I was a bit unsure about the chicory salad, as it’s not something we really use. As we don’t have a griddle pan we can use on our induction hob, I was worried that I wouldn’t be able to char it enough to soften it. I needn’t have worried though, a stinking hot frying pan did the job and the salad was really nice. A perfect use for one of the Kilner jars of mulled pears that didn’t seal.

Taleggio and Spinach Brioche Couronne

So what was it like? It was really nice, if maybe a touch on the doughy side, in my opinion. I’m not sure if I thought it was doughy because that’s just what’s like, or if it would have benefited from a longer final prove, or slightly longer in the oven. Never having made one before, it’s hard to know what the outcome is actually supposed to be like.

It appeared to go down well with everyone though and the leftovers I had for the lunch the following day were pretty tasty too. It’s definitely something I would do again, maybe with a slightly longer final prove though.

Brioche

Brioche

I’ve been baking a lot of bread recently, at least one loaf per week, sometimes as many as three. All of them have just been my usual mix of 400g of Strong White, along with 100g of Rye, which I quite like. I wanted to try some sort of enriched bread though, something like a Gugelhupf or a Panettone, but as I had neither a Gugelhupf or a Panettone tin, I decided to have another attempt at some Brioche

I hadn’t realised that it had been so long since I’d last attempted some Brioche, nearly two years, so was keen to try again. Rather than use the recipe from Bread: River Cottage Handbook No. 3, I decided to use the one on Paul Hollywood’s website. I’m not sure what it is, but I’ve found that I’m getting better results using Paul’s recipes, rather than Dan’s. Brioche dough trying to escape... It might just be that I’m not over proving my bread anymore, either way, Paul’s recipes just seem to produce nice bread.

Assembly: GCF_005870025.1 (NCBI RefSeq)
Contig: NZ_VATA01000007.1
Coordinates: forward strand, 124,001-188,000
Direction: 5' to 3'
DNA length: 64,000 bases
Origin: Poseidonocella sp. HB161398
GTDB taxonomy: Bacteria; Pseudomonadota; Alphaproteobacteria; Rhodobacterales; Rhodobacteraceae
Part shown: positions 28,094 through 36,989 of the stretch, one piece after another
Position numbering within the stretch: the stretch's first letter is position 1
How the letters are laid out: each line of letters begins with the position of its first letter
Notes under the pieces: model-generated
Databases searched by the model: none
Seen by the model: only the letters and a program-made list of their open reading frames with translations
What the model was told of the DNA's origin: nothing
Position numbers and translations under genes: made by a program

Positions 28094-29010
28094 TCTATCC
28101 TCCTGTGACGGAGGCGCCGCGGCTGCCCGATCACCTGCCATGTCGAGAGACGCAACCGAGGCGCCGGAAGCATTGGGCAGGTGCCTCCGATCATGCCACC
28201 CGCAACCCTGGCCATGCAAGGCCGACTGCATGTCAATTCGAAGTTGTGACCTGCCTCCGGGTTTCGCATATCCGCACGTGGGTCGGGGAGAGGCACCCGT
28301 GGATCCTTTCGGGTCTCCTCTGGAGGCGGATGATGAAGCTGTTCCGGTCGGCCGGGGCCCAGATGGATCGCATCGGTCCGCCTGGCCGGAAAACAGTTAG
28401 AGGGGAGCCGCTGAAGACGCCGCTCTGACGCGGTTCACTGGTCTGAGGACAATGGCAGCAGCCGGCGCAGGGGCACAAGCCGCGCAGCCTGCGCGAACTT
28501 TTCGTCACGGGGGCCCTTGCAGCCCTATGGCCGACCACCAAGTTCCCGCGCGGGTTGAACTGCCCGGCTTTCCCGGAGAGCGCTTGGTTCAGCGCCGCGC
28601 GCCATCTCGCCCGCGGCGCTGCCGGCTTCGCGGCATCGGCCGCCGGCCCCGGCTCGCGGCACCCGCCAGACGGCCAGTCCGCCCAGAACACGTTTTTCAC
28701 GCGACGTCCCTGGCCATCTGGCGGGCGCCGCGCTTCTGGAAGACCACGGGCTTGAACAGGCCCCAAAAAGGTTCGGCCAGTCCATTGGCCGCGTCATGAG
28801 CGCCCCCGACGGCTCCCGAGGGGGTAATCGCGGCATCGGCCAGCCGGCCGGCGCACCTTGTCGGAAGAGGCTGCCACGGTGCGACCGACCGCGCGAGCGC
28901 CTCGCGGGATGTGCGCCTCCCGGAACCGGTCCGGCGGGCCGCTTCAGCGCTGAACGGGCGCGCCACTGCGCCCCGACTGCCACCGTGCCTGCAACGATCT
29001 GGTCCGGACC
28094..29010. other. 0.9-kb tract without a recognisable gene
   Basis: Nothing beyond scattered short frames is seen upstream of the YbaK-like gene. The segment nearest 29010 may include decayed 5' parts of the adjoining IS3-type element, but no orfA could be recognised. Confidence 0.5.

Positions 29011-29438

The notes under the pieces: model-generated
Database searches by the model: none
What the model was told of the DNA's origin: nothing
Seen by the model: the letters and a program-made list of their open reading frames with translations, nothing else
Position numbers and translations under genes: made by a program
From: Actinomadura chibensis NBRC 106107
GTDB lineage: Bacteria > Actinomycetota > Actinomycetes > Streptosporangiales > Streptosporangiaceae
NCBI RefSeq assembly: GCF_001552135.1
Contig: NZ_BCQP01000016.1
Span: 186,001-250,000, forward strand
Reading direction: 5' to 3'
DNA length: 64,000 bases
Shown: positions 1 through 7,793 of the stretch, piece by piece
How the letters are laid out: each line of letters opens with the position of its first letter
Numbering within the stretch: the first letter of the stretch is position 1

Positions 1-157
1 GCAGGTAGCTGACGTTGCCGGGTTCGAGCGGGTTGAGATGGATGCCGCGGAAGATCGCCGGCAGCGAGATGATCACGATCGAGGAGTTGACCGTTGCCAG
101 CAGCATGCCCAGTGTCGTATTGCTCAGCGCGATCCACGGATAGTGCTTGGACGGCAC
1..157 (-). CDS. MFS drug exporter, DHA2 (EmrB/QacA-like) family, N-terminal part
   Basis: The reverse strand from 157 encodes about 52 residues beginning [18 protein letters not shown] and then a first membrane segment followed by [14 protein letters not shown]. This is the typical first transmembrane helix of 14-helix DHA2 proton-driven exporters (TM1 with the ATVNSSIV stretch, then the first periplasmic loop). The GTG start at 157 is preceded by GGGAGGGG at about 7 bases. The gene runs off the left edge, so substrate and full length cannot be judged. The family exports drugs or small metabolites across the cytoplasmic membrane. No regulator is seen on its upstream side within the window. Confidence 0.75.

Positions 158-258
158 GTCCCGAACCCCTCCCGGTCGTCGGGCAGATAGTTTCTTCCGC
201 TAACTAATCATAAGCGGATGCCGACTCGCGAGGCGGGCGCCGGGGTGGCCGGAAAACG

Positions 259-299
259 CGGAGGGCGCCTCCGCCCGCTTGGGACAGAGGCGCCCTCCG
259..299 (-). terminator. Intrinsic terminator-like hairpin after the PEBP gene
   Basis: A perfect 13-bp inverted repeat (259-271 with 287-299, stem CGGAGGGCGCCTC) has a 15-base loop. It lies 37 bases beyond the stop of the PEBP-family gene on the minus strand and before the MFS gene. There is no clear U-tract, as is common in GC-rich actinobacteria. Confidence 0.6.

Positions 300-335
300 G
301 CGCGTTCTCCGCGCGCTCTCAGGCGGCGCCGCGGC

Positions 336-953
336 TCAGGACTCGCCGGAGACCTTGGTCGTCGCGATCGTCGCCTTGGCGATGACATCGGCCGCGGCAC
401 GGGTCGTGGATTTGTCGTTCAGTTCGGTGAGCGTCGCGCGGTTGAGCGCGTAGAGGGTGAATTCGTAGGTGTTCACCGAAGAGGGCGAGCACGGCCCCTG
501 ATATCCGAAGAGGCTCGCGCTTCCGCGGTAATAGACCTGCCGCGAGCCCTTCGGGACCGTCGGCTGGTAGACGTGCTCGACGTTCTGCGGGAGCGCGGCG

I mixed up the dough and stuck it into the fridge before going out for the evening. I popped back to the house to pick something up a few hours later and opened the fridge to check on the dough, it had decided to try and break free from its shackles and was almost out of its container. There was me thinking that yeast doesn’t work at low temperatures, the Allinson dried active baking yeast that my wife accidently bought (it was supposed to be the Doves Farm quick yeast) certainly seemed happy enough to keep going for a couple of hours at least.

The following morning I shaped the dough, which was still quite sticky and pliable, into a ball and popped it into our 23cm springform tin and left it on the work surface to rise. I was a bit worried that the yeast might have exhausted itself in the fridge the night before, so after a couple of hours of inactivity, I put the tin onto a bit of work surface that had sunlight on it. Hey Presto, it’s Safeway, an hour later the dough was peeking over the top of the tin, so into the oven it went.

It required a few minutes longer than the time stated in the recipe, but then the tin I used was also an inch smaller, so presumably the Brioche was a bit thicker and needed a few extra minutes to finish. Brioche, with mulled pears, sour cream and pomegranate molasses... It came out of the tin with no issues and was left to cool while we all went down the pub for a few halves of Oakham Green Devil IPA. I must have been going on and on about it down the pub, as I ended up coming home and cutting a few slices to share around the pub garden.

The end result was fantastic, if I do say so myself, the kids must have thought so too, as they were even asking for it in the mornings before school. As I had a kilner jar of mulled pears that hadn’t sealed, I toasted some of the Brioche and had some of the pears, with some sour cream and pomegranate molasses for my breakfast. Any day that starts with a slab of toasted Brioche has to be a good day.